Sunday, July 12, 2009

Jimmy Carter on Religion as it Affects Women

Former President Jimmy Carter has an article in the Guardian called, "The words of God do not justify cruelty to women." It's a fascinating look at how liberal Christians prefer to deceive themselves about their own religion. Carter essentially argues that religious doctrine advocating subjection of women is based on incorrect interpretation of scripture and "a few carefully selected Bible verses."
This discrimination, unjustifiably attributed to a Higher Authority, has provided a reason or excuse for the deprivation of women's equal rights across the world for centuries. The male interpretations of religious texts and the way they interact with, and reinforce, traditional practices justify some of the most pervasive, persistent, flagrant and damaging examples of human rights abuses.

There's one big problem with Carter's argument -- he has things exactly backward. One doesn't need to rely on selective interpretation to understand that women have second-class status in the Bible.  Instead, creative interpretation is necessary to pretend otherwise. This is typical of liberal Christians. Rather than accept that their religion, the scriptures, and their God are horribly flawed, and that the Bible promotes many things that are repulsive to moral and ethical people, they just pick and choose which parts of the Bible they want to accept. The rest is dismissed out of hand or interpreted away as no longer relevant.

In some ways this is similar to liberal interpretations of the Constitution. The Constitution doesn't really mean what it says; it means whatever they think it should mean. But with Christianity the Bible is supposedly the holy word of God. If it means whatever you think it should mean, and you can discard any unpleasant parts, what good is it? Why not just admit that it isn't the word of God, just a collection of ancient writings that you are cynically using to support your own particular ideas?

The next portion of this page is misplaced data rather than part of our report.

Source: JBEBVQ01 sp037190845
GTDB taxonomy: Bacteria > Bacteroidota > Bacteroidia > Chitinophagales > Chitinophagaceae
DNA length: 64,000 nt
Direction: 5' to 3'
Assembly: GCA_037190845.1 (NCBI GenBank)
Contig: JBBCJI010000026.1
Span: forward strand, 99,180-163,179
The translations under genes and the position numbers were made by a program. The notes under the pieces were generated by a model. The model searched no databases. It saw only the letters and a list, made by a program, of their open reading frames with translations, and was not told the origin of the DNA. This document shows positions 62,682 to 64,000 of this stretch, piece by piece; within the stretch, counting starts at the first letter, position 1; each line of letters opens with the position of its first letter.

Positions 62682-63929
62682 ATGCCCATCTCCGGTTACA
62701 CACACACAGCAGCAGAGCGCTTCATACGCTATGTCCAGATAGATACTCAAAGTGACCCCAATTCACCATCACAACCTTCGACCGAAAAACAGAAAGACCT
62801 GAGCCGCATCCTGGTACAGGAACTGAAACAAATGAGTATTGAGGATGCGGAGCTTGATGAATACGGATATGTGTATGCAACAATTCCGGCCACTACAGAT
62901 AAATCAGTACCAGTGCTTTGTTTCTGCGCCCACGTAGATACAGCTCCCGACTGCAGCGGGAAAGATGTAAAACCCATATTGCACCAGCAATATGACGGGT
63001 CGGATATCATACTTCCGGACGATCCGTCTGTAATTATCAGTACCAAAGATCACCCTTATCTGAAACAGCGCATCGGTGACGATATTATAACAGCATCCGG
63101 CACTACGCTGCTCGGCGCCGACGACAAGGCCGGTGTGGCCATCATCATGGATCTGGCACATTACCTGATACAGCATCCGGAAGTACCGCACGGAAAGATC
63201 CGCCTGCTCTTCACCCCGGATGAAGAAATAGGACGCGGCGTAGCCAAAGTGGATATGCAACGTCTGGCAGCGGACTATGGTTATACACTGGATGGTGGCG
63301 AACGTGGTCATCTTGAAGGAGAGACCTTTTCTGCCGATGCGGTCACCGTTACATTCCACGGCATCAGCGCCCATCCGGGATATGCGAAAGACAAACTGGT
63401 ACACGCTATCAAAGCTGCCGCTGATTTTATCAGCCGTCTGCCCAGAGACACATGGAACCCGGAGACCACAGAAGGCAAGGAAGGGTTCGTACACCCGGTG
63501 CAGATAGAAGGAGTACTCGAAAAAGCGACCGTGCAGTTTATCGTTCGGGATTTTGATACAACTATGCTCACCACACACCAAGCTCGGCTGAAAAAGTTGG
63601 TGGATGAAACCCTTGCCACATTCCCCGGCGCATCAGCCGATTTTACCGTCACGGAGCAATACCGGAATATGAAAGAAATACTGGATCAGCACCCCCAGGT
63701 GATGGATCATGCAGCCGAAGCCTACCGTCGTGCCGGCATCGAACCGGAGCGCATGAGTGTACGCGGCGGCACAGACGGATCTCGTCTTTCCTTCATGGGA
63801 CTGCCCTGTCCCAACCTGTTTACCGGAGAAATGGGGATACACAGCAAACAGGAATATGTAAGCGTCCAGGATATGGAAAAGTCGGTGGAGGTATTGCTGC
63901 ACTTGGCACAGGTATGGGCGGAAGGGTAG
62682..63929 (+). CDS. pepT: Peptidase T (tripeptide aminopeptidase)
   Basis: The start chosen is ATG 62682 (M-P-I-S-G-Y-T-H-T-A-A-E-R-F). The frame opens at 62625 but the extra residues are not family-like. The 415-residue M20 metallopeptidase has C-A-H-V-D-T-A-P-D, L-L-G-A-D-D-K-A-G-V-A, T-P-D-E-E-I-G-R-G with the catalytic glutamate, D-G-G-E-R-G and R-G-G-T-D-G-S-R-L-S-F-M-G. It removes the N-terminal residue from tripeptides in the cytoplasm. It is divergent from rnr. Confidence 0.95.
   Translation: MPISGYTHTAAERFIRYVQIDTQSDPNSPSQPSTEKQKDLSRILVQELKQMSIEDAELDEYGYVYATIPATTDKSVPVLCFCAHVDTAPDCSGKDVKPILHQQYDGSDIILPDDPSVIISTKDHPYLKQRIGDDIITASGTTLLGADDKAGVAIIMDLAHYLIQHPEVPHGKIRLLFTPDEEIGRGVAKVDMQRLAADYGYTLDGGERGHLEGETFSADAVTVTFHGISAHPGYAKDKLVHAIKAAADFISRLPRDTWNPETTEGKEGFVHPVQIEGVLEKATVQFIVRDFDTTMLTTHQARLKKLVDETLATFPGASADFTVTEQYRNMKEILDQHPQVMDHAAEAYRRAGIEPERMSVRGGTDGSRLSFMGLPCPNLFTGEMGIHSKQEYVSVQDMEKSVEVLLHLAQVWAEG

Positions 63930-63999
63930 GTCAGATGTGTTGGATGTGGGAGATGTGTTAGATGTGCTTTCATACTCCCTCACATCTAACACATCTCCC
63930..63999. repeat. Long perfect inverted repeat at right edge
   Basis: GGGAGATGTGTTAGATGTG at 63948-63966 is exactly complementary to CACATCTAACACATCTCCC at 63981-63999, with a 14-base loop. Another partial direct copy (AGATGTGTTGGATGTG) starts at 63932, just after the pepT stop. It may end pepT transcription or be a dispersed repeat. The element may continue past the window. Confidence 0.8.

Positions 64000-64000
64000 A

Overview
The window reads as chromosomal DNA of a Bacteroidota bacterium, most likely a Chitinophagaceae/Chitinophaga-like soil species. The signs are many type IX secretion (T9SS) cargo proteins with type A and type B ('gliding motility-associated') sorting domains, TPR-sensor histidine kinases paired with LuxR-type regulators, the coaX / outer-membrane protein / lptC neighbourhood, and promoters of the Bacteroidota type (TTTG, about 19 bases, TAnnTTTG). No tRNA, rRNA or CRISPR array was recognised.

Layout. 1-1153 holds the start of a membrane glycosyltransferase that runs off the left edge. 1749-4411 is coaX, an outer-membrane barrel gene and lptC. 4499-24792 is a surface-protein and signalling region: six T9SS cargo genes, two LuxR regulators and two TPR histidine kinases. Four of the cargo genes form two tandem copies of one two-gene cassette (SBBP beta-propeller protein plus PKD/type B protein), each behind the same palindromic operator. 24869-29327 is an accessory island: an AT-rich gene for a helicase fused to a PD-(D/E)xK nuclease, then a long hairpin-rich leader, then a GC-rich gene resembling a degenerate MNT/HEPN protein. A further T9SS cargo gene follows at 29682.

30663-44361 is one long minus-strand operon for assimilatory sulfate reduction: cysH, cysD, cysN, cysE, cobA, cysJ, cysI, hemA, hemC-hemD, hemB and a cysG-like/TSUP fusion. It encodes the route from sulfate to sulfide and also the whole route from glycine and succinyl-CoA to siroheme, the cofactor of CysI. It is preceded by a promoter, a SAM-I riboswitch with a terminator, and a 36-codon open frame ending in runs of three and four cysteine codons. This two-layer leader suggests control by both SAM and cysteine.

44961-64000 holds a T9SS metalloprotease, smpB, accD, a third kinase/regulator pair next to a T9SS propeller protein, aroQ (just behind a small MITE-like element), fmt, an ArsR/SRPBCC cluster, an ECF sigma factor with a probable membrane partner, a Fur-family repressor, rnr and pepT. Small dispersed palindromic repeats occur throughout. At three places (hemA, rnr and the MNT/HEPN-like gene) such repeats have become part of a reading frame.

1. I agree with you. He specifically mentions creation, saying that he disagreed with what the Baptist Convention was teaching, that women are responsible for the Fall and should be subjugated to men.

    The problem is, that his church was right: that is exactly what the Bible says. Carter can choose to only read the first creation account (sans Fall) if he so chooses, but it's he who's picking and choosing. The Bible is largely misogynistic, with very rare verses that support women's rights.

    So while I understand that he wants to try to convince people of faith that they shouldn't repress or discriminate against women, I'm not sure I agree with his twisting of the facts to make the Bible and other holy texts sound better than they actually are.

  2. Yeah, I'm not sure how you read the Bible, disagree with much of what's in it, yet still think: hey, this is great religion for me to believe in.

    It's nice that liberal Christians have a more tolerant version of the religion, but it really has little basis other than wishful thinking (even more than the usual amount required for religious belief).